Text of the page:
I’ll confess I was not glued to the tube for every minute of the party conventions last month. As they appeared from my lounger, both went beyond the usual bellowing to the choir, even unto fresh-scrubbed offspring reading teleprompters on the virtues of their parents. Both major-party candidates came out of the conventions with high negatives intact, presaging massive voter turnoff.
I fear terminal dismay. Though politics is blood sport, I have never seen a presidential candidate deliberately insult so many people. Trump seems to have no filter.
At the other end of the tunnel, there’s Clinton fatigue. These people have been in our faces for over 25 years, counting primaries. And this is the road to the future? Try as I might, I can’t help but wonder what Hillary isn’t telling us.
Them’s the choices the two-party system has left us. Yuk.
How this sad state of affairs affects elections down-ticket, as they say, remains to be seen. It can’t be good news for either party.
Typically, another 10 percent or so of registered Democrats turn out for presidential elections and vote their party line. With less of a surge, Republicans like state senators George Amedore and Bill Larkin could be feeling more secure. Compounding Democratic challenges is the split between disgruntled Bernie Sanders supporters and those of the head of the ticket.
By the same token, mainstream Republicans, weary of the bombast erupting from the top of their ticket, might just stay home.
Not to pick favorites at this early date, but Democratic Congressional candidate Zephyr Teachout might be a beneficiary of this unusual scenario. Nicely positioned between Bernie-Lite and pivoting toward Hillary-centric, Teachout in this historic year of the woman could do more than merely hold off a hard-charging and heavily financed John Faso.
Likewise, newcomer Sara Niccoli, running against not-yet solidly established Amedore for one of the few tossup seats in the state Senate, might benefit from her Teachout resemblance. I expect these two birds of a feather to join forces in a more definitive way as autumn leaves begin to fall. The energetic Niccoli traveled from Montgomery County to join happy revelers at Teachout’s primary-night victory party in June but seemed lost in the crowd. I’ve seen less of Amedore.
People who follow these things take notice that politicians rarely attend events staged by their opponents or mention even deserving foes in press releases. We like to think they’re all playing in the same band, since they represent the same people. But that’s seldom the case.
Take Assemblyman Kevin Cahill’s announcement of an as-yet-unspecified amount of state funding for a walking trail on the abandoned Ulster and Delaware railroad tracks through Midtown Kingston. If you thought that project a Mike Hein production, you’d be right. The Hein administration has already committed a million dollars to the project this year (total cost is estimated to come in at $2.3 million) in conjunction with a countywide trail system.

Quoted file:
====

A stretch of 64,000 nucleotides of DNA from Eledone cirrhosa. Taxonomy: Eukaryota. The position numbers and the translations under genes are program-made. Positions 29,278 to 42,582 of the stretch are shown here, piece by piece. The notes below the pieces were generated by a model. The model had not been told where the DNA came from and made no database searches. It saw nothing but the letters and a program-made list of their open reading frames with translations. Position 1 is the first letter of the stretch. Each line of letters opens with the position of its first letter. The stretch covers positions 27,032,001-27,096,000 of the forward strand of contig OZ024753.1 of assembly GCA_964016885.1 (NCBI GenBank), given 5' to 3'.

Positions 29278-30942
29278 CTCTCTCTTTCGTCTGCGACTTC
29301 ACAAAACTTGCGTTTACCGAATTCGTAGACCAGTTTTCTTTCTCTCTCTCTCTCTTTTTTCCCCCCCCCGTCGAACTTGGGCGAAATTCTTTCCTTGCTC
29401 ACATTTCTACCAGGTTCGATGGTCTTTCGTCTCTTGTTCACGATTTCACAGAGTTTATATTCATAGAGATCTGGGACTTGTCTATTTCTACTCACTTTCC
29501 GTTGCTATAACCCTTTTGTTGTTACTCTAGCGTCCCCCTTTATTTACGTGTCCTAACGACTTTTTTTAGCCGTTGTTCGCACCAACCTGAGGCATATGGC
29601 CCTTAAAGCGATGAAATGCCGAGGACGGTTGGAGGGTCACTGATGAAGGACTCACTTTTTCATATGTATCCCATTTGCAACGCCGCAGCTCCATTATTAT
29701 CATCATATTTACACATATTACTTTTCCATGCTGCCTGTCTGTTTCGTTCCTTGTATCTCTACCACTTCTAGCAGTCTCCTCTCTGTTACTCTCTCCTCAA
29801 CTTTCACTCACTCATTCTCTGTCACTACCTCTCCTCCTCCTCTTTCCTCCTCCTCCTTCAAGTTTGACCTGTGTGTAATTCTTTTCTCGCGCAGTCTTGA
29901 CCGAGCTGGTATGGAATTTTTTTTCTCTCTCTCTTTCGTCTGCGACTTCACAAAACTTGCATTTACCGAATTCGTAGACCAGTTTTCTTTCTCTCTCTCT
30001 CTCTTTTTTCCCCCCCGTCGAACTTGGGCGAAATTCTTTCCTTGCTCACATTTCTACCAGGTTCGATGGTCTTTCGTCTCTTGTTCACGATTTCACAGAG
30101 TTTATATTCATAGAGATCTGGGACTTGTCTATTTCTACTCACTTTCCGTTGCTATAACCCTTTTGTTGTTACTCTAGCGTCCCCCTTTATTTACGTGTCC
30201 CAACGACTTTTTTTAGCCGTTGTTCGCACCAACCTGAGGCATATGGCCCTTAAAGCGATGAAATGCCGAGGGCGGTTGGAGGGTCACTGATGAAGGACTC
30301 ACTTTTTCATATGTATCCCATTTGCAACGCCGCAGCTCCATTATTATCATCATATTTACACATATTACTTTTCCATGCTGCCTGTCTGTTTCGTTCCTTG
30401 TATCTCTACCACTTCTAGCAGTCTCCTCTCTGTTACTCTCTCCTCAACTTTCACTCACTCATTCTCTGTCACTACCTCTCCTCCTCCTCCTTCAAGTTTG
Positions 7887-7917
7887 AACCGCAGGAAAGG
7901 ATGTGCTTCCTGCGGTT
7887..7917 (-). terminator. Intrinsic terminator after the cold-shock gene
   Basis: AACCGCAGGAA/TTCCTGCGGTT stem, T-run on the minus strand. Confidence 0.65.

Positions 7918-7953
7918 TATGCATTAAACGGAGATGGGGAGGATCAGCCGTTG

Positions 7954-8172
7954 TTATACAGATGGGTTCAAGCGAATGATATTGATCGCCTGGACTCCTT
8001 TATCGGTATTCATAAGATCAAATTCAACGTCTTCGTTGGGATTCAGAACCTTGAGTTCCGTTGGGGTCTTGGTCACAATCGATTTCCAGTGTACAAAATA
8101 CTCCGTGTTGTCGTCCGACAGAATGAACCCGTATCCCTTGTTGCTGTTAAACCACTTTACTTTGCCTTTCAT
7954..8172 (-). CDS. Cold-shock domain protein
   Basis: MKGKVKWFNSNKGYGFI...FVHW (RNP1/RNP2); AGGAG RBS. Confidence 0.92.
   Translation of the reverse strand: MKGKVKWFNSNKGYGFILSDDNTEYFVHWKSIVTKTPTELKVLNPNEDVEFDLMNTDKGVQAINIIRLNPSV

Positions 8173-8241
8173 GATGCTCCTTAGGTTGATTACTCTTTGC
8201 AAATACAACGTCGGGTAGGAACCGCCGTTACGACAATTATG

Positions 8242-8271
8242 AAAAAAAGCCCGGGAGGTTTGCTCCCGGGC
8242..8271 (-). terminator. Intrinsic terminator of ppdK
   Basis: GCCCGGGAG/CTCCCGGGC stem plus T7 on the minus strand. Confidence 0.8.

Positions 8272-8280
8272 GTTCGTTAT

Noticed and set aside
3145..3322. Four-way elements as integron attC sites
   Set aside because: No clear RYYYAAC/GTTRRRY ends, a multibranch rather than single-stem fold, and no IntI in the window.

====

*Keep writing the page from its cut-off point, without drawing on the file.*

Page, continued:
As Cahill asserts in his release, with no mention of Hein, he’s been working on the trail for at least a decade. Archrival and walking-trail maven Hein took office in 2009. Do the math.
A nod to Hein’s efforts would have been appropriate, if not refreshing, but Cahill chose a different gesture. Hein treats Cahill in similar fashion. Wouldn’t an occasional team effort be more productive?
The Cahill release did give insight into the potential costs of trail construction, which on paper seems none too complicated. Some $2.3 million is a lot of money for a fancy sidewalk. Perhaps the assemblyman and county executive could begin trolling for state money to pave pothole Broadway.
Bridge over troubled waters
Left unmentioned in the Cahill press releases of last week was former mayor Shayne Gallo’s role in advocating for state funding for the decrepit Wurts Street bridge over the Rondout. The tenacious Cahill, who reported that the state DOT had earmarked $37 million in capital funds for the span, had been on the case years before Gallo took office in 2012, and is still at it seven months after the star-crossed mayor lost his bid for reelection.
It’s fair to note that Gallo was not as hands-on in badgering state DOT on bridge repairs as the late Esopus town supervisor John Coutant. In fact, the two agreed that Coutant, who died in June of last year, would be point man on this project. Gallo at the time was busy running city government and trying to save his brief political career from dissident Democrats.
Coutant, among others, gets glowing reviews in Cahill’s revisionist version of history. Gallo, like many Bolshevik revolutionaries in Stalinist Russia, has become a non-person. At least they hung his portrait in the hall of ex-mayors at City Hall.
Wearing my other hat as dear friend of the Hein administration — Mike and I played golf together when he was county administrator — I note one of Hein’s first priorities as county executive was pursuing federal funds for the repair of the Wurts Street bridge. Few will recall or even care anymore that the bridge was high on Hein’s extensive wish list for federal stimulus funds in early 2009. But as Hein and so many others discovered, $800 billion doesn’t go as far as it used to.